Gender Matters

21 Reasons Why Gender Matters
21 Reasons Why Gender Matters

Warwick Marsh and others, Fatherhood Foundation, Unanderra, NSW, 2007, 

This document lays out the case for the importance of male and female genders and examines the evidence that shows men and women are different. An excerpt:

"We live in an age of gender confusion. Much of this is a result of the deliberate attempt by various social engineers to convince us that gender is not fixed or static, but fluid and changeable, that there are not two genders, but many genders, that gender is really a social construct, that gender roles are interchangeable, that humans are really androgynous, and that gender is not important in human relationships."

Full paper is available at

Paper Genders by Walt Heyer

Paper Genders

A good source of objective research is Walt's book, Paper Genders, available through the bookstore at

The Psychopathology of “Sex Reassignment” Surgery
--Assessing Its Medical, Psychological, and Ethical Appropriateness

Richard P. Fitzgibbons, M.D., Philip M. Sutton, and Dale O’Leary, Spring, 2009, National Catholic Bioethics Quarterly 9.1 (Spring 2009): 97–125. Full text of article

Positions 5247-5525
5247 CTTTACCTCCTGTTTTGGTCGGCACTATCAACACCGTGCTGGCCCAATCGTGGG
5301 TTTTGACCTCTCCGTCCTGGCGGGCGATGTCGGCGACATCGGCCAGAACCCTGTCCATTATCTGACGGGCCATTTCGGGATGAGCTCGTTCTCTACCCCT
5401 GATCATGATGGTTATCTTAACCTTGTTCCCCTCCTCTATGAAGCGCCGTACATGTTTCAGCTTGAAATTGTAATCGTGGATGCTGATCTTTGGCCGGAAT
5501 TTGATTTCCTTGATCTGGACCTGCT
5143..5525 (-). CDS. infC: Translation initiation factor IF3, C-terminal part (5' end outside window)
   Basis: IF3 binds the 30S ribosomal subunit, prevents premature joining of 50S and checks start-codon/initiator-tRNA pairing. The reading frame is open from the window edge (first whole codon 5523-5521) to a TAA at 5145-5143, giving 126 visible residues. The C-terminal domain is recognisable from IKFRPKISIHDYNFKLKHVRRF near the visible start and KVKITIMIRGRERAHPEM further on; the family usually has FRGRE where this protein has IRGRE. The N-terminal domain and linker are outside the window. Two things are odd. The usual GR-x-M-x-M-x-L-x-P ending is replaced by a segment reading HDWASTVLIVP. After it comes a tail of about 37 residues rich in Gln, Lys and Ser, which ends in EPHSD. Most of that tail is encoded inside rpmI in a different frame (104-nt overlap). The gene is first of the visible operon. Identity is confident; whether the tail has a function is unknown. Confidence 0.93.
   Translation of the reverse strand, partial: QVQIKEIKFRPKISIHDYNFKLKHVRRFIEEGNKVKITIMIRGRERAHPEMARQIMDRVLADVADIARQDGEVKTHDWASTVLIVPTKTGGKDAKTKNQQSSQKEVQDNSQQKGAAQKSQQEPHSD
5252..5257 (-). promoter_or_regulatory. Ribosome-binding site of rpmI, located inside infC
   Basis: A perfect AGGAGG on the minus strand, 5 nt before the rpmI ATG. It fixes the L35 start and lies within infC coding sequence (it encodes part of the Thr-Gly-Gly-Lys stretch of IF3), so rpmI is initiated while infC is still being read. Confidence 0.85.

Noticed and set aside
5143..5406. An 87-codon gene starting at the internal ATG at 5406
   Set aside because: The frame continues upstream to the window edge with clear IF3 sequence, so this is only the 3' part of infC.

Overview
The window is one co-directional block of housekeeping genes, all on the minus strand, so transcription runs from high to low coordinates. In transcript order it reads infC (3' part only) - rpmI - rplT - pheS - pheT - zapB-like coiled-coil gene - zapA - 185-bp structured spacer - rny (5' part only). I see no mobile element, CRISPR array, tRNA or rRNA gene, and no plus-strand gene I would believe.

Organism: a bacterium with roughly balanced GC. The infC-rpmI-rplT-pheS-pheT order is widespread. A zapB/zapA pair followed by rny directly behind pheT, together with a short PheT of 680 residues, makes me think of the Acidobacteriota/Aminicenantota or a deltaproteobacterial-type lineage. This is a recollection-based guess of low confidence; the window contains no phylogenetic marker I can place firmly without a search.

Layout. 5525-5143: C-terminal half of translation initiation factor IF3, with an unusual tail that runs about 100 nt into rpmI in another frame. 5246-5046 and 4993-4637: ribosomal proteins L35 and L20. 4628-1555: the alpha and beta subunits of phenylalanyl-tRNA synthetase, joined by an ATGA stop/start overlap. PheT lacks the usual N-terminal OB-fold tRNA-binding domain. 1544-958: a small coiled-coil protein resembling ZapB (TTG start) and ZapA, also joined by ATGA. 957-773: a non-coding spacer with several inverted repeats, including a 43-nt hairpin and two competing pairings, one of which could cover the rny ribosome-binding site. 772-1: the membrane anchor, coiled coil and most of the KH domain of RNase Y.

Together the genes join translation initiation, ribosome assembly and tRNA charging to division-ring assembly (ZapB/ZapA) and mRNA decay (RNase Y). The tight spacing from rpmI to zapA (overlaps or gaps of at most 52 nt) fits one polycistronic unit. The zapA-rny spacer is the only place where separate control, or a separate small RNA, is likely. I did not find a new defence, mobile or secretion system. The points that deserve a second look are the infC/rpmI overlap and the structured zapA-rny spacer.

Is it ethical to perform a surgery whose purpose is to make a male look like a female or a female to appear male? Is it medically appropriate? Sexual reassignment surgery (SRS) violates basic medical and ethical principles and is therefore not ethically or medically appropriate.

  1. SRS mutilates a healthy, non-diseased body. To perform surgery on a healthy body involves unnecessary risks; therefore, SRS violates the principle primum non nocere, “first, do no harm.”
  2. Candidates for SRS may believe that they are trapped in the bodies of the wrong sex and therefore desire or, more accurately, demand SRS; however, this belief is generated by a disordered perception of self. Such a fixed, irrational belief is appropriately described as a delusion.

    SRS, therefore, is a “category mistake”—it offers a surgical solution for psychological problems such as a failure to accept the goodness of one’s masculinity or femininity, lack of secure attachment relationships in childhood with same-sex peers or a parent, self-rejection, untreated gender identity disorder, addiction to masturbation and fantasy, poor body image, excessive anger, and severe psychopathology in a parent. 

  1. SRS does not accomplish what it claims to accomplish. It does not change a person’s sex; therefore, it provides no true benefit.

  2. SRS is a “permanent,” effectively unchangeable, and often unsatisfying surgical attempt to change what may be only a temporary (i.e., psychotherapeutically changeable) psychological/psychiatric condition.